There is likely value in offering antibiotic prophylaxis to decrease urinary tract infection risk in infants with high-grade hydronephrosis, but data on the subject remain limited, according to research published online this month.
Luis H. Braga, MD, PhD, McMaster University, Hamilton, Ontario, Canada, and colleagues at the Hospital for Sick Children, Toronto, conducted an analysis of 1,681 articles in four electronic databases published between 1990 and 2010.
Luis H. Braga
The researchers said, in children with higher-grade hydronephrosis, patients who received antibiotic prophylaxis had a significantly lower UTI rate compared with those who did not receive antibiotics, and the number needed to treat to prevent one infection was seven.
This research follows research published earlier this year at the AAP National Conference and Exhibition, where Braga and colleagues said female gender, not being circumcised and not receiving treatment with antibiotics were all associated with a higher rate of febrile UTIs. The protective effects of circumcision and antibiotics were more evident in high-grade hydronephrosis, the researchers noted in that study.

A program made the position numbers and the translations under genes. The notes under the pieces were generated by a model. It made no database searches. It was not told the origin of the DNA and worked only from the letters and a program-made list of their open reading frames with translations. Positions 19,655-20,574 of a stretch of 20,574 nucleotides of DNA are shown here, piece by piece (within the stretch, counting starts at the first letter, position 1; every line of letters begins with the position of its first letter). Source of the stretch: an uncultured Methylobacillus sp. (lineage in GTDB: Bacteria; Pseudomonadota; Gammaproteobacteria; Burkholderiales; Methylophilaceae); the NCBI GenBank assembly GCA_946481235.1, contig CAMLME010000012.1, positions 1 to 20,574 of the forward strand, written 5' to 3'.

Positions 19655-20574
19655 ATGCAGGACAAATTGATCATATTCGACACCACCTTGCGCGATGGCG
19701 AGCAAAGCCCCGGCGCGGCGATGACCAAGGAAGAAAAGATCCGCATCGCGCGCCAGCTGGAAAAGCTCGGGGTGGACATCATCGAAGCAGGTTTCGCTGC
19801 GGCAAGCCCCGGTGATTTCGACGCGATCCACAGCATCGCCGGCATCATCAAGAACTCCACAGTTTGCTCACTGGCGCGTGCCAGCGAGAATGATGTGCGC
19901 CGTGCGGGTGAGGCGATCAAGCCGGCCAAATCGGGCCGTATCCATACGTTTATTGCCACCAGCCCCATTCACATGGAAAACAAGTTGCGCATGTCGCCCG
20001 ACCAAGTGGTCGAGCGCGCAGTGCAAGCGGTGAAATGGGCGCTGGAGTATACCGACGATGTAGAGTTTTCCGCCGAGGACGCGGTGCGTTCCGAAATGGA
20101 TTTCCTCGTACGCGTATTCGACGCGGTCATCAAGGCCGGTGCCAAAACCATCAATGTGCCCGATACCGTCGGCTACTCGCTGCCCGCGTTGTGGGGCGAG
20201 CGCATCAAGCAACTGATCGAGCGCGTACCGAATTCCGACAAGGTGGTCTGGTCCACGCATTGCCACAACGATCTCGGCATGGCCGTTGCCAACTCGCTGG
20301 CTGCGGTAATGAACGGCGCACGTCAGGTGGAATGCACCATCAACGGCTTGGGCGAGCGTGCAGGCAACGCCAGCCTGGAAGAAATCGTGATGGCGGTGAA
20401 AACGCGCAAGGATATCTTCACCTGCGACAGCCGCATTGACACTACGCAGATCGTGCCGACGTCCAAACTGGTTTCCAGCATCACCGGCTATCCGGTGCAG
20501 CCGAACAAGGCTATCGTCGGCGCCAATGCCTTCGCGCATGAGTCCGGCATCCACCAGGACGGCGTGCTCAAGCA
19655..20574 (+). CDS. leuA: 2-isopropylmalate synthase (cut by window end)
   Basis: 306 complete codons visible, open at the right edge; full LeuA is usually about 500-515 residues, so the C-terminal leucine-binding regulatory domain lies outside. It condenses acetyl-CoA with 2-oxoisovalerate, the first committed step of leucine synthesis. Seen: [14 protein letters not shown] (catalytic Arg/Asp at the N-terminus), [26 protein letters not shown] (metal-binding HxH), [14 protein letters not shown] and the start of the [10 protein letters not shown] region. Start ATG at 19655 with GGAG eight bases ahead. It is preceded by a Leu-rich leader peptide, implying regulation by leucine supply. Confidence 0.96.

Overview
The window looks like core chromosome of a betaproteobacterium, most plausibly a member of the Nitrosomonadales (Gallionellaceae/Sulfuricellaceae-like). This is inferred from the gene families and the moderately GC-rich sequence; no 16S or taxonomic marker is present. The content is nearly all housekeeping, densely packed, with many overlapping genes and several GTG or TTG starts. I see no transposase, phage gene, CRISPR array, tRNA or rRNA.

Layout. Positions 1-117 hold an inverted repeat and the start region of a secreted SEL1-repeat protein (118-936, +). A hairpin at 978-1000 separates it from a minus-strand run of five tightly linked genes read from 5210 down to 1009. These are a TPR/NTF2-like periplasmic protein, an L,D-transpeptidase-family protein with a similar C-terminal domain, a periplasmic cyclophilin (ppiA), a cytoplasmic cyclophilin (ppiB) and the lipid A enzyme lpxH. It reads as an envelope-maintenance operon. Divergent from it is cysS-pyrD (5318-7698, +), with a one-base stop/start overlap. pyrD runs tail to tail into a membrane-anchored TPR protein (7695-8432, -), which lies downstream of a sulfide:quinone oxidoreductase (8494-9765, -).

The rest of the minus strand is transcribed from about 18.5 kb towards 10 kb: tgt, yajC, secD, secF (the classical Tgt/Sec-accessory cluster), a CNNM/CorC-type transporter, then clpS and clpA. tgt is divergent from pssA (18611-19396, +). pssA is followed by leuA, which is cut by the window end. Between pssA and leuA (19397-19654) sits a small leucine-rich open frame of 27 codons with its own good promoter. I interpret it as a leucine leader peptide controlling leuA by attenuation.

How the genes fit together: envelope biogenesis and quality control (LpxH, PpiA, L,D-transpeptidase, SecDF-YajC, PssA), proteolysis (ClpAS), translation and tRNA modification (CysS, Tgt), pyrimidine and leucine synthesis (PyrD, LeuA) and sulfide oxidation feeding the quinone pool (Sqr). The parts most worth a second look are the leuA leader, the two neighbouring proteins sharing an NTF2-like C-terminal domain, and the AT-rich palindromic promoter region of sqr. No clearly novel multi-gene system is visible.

Braga and colleagues said their most recent paper did not permit them to study other factors such as gender, reflux and circumcision status, due to the study’s review nature.
“Current lack of best practice guidelines in the pediatric urology community, coupled with the controversial literature surrounding this topic, calls for prospective, randomized placebo-controlled trials to investigate the effect of [continuous antibiotic prophylaxis] in reducing UTI rates in infants with antenatal hydronephrosis,” the researchers concluded.
Disclosure: The researchers report no relevant financial disclosures.
Luis H. Braga, MD, PhD,can be reached at 1200 Main Street West, HSC Room 4E19, Hamilton, ON L8N3Z5 Canada; email: firstname.lastname@example.org.